At least 40 Malian civilians killed in militant attack

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Gunmen have attacked several villages in northern Mali, “shooting at anything that moved” and killing at least 40 people in apparent retribution for the recent arrest of several militant leaders, authorities said on Monday.

The latest violence took place in the volatile area along the borders of Mali, Niger, and Burkina Faso where extremists linked to the ISIS group are active.

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The attackers identified themselves as militants when they arrived on Sunday around 6 p.m. in the communities of Ouatagouna and Karou, local official Oumar Cisse said.

“Most of the victims were in front of their houses; others were going to the mosque,” he told The Associated Press.

The attack comes a week after the Malian army arrested two militant leaders who had been denounced by residents of Ouattagouna and Karou.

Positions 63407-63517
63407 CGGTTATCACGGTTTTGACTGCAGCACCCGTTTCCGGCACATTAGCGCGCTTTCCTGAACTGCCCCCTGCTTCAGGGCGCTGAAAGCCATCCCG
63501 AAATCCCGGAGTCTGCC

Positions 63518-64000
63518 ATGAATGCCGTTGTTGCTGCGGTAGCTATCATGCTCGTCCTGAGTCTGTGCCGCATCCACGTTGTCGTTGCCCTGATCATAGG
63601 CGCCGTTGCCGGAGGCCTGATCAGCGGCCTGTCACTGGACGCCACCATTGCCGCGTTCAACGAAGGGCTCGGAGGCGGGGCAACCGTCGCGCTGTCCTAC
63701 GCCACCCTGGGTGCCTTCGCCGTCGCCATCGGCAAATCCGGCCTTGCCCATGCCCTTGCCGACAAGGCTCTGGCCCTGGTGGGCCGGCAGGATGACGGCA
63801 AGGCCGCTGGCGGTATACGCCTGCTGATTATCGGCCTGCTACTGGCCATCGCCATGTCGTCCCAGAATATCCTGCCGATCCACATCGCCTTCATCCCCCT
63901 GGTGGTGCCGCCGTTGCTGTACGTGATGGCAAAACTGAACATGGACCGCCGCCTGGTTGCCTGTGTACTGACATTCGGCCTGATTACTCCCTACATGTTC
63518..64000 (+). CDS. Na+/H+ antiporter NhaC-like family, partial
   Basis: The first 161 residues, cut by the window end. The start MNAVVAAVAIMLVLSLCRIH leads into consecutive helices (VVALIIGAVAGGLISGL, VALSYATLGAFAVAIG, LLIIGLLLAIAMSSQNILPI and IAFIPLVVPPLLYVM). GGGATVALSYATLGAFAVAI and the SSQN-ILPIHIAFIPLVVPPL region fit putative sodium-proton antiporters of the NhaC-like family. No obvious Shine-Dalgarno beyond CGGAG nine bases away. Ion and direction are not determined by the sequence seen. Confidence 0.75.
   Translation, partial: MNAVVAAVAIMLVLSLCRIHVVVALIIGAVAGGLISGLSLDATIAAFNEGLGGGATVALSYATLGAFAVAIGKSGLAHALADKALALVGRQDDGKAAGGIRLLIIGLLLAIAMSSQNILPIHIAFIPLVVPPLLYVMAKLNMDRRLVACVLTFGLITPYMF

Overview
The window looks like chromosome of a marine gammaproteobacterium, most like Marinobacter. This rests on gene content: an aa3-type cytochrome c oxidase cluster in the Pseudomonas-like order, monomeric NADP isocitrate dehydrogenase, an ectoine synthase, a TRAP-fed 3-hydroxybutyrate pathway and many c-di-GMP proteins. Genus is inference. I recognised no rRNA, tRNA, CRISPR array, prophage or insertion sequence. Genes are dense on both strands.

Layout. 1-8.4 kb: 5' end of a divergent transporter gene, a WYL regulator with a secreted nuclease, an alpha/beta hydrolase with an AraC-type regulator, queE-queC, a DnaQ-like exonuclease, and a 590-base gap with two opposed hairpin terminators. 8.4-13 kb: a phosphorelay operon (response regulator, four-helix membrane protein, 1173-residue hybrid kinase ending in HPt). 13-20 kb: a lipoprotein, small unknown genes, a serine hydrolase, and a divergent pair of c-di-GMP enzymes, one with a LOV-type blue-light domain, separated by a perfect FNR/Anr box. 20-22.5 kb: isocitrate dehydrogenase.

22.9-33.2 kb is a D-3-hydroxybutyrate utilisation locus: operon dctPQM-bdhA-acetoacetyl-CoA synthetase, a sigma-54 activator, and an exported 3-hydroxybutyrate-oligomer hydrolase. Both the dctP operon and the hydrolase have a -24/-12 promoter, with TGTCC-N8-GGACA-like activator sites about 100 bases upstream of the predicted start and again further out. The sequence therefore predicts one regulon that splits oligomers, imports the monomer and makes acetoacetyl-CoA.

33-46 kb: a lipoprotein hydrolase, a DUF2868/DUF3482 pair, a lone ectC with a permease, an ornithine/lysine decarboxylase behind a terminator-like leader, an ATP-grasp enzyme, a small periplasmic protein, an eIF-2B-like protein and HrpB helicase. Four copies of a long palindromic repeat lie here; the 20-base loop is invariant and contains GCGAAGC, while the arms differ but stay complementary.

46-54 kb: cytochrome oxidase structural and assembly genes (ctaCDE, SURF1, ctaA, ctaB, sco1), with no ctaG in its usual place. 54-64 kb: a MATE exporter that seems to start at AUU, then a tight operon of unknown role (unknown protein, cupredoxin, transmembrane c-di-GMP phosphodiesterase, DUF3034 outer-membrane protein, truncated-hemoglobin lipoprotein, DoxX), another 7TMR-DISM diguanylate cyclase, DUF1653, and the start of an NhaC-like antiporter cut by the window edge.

Extremists have been a threat in the area for years. The rebels first seized control of cities in northern Mali back in 2012. Although a French-led military drive forced the rebels out of the urban centers the following year, the militants quickly regrouped in rural areas and have continued to launch devastating attacks on military targets.

Civilians are increasingly coming under attack as well, with hundreds killed since January in a series of mass killings in villages near the border of Niger and Mali.

France, the former colonial power, announced last month that it would be withdrawing more than 2,000 troops by early next year from the Sahel region, the vast area below the Sahara Desert that stretches across several countries.

Read more: 15 UN peacekeepers wounded by car bomb in North Mali

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